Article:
By Ingrid Melander
BRUSSELS, March 4 2008 - The international community should stop "collectively punishing" Somalia for past errors by neglecting it, a senior United Nations envoy to the war-torn country said a day after a U.S. missile attack there.
Ahmedou Ould-Abdallah, the U.N. Secretary General's High Representative for Somalia, said Monday's missile strike by the United States highlighted the need to put the lawless Horn of Africa state back on top of the international agenda.
"This is not new, and the only comment I can make on it is that Somalia deserves attention," Ould-Abdallah said when asked about the two missiles fired at what Washington called "a known Al Qaeda terrorist".
"They (Somalis) have made a number of mistakes ... They destroyed their country ... They have not been cooperative with the United Nations in the 1990s, but these are not reasons for collective punishment which I think the international community is doing by ignoring their plight," Ould-Abdallah told Reuters in an interview.
In Brussels for talks with European Union ambassadors, he urged the 27-nation EU to do more than just send food aid, saying the priorities were to protect civilians and ensure there was no impunity for humanitarian crimes committed in Somalia. The U.N. Security Council has the primary responsibility to take up the divided country's future and work for a solution, he said, but the African Union, the Arab League and the EU also have some responsibility.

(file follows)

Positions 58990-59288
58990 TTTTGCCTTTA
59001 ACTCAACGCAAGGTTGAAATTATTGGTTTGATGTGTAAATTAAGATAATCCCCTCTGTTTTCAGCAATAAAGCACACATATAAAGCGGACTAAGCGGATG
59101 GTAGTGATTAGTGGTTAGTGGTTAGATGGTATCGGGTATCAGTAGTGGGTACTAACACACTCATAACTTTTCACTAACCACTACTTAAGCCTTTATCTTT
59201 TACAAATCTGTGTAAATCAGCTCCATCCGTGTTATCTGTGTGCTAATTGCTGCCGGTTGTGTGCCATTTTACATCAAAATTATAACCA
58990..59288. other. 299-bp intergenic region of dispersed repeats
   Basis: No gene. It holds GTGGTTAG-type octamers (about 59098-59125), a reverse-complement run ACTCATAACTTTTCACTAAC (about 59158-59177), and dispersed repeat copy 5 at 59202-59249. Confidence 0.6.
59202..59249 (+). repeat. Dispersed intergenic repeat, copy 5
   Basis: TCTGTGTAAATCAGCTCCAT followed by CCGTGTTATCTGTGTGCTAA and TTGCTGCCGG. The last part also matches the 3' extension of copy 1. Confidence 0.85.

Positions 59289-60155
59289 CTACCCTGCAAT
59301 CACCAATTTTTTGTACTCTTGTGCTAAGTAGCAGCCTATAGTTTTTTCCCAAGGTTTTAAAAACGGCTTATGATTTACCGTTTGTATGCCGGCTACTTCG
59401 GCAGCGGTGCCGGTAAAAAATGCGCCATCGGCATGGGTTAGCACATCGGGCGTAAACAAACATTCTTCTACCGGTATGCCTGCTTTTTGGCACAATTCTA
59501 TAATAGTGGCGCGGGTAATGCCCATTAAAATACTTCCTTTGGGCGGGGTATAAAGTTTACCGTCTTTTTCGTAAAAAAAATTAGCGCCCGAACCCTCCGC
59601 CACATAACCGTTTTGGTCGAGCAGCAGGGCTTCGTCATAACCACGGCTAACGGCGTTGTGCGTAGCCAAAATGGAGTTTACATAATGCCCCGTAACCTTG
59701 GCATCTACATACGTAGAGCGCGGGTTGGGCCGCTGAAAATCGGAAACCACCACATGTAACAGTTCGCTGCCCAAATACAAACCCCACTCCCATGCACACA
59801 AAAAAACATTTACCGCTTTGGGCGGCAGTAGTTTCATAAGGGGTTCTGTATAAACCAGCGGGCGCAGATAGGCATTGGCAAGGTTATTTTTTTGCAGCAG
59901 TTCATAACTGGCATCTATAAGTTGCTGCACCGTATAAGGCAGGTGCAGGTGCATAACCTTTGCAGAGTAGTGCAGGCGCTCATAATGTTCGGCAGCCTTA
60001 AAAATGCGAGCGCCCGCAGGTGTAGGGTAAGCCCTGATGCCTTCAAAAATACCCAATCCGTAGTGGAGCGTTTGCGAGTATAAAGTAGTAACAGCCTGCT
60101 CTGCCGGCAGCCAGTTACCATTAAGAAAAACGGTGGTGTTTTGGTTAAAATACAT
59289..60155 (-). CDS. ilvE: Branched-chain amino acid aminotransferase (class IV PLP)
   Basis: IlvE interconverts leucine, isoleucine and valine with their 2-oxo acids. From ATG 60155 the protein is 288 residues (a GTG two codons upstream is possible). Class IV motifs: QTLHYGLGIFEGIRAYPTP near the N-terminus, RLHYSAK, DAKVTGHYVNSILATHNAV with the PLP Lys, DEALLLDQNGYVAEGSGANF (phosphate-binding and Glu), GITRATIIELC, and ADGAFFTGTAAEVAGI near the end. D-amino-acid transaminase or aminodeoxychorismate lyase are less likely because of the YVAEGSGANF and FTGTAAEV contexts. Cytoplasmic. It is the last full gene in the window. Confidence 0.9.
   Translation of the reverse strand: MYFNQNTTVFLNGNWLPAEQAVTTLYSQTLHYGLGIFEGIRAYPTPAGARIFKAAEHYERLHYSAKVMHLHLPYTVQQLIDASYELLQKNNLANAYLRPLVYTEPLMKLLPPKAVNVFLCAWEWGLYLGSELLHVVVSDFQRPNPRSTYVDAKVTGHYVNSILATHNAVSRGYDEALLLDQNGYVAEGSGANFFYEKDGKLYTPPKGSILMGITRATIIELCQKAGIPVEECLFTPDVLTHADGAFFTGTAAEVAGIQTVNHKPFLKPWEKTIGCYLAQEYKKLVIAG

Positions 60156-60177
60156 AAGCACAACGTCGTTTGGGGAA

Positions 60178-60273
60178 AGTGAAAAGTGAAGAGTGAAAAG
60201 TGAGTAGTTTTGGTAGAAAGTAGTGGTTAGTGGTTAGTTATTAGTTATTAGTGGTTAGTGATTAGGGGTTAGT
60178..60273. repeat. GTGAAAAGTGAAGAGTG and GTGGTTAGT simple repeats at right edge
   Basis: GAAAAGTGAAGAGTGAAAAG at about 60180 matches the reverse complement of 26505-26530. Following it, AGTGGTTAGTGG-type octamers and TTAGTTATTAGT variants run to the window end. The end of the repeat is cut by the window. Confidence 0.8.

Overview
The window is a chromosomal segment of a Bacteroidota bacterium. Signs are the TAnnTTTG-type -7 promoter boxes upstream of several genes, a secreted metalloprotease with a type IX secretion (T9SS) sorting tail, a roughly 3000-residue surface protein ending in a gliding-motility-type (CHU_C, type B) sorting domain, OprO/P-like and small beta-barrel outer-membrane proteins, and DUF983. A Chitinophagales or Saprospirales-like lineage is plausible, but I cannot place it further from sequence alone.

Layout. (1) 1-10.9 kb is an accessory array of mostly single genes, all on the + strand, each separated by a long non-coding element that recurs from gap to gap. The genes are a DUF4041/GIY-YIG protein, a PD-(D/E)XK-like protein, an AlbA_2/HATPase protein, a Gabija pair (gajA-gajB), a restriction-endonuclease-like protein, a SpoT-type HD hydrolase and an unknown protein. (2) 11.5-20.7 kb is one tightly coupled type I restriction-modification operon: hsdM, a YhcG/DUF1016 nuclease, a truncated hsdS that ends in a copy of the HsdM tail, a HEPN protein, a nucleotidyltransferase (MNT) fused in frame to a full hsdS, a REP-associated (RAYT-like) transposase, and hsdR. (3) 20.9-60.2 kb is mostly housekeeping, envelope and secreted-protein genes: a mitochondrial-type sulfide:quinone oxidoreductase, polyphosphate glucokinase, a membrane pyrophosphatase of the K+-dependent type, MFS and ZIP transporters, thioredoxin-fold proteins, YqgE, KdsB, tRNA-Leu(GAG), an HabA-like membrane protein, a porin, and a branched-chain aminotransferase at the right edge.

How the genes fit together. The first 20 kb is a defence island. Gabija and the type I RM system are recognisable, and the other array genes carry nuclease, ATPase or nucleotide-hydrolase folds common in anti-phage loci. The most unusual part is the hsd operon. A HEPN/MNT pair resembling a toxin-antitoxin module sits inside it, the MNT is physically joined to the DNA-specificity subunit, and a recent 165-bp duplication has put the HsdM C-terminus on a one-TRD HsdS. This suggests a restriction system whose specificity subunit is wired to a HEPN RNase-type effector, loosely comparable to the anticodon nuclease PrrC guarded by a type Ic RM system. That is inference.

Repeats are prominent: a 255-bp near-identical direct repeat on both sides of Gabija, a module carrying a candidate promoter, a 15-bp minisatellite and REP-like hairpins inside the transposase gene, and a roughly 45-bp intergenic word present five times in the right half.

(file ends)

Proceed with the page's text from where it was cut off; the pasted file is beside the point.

International organisations are not backing efforts by the Somali government to talk with the opposition, he said.
The toll from Monday's attack was not known. Hundreds of residents of Dobley, the remote town in southern Somalia hit by the missiles, staged an anti-U.S. demonstration on Tuesday. Residents said they thought the missiles were aimed at senior Islamist leaders meeting nearby.
The Islamists have been waging an insurgency against Somali government forces.
On Jan. 8, 2007, a U.S. AC-130 gunship struck Islamists in southern Somalia in Washington's first overt military action there since pulling out of a U.N.-backed peacekeeping mission in 1994 after the "Black Hawk Down" incident.
That attack, and a similar one shortly afterwards, struck Islamists fleeing Ethiopian and Somali troops who cornered them in southern Somalia during a two-week war to rout the militants.
On June 21, a U.S. Navy ship fired missiles at Islamist fighters and foreign jihadists hiding in the mountains in the northern Puntland region.
The United States accuses Somali Islamist insurgents of harbouring al Qaeda fugitives responsible for planning and executing the 1998 U.S. embassy bombings in Kenya and Tanzania.
(Editing by Tim Pearce)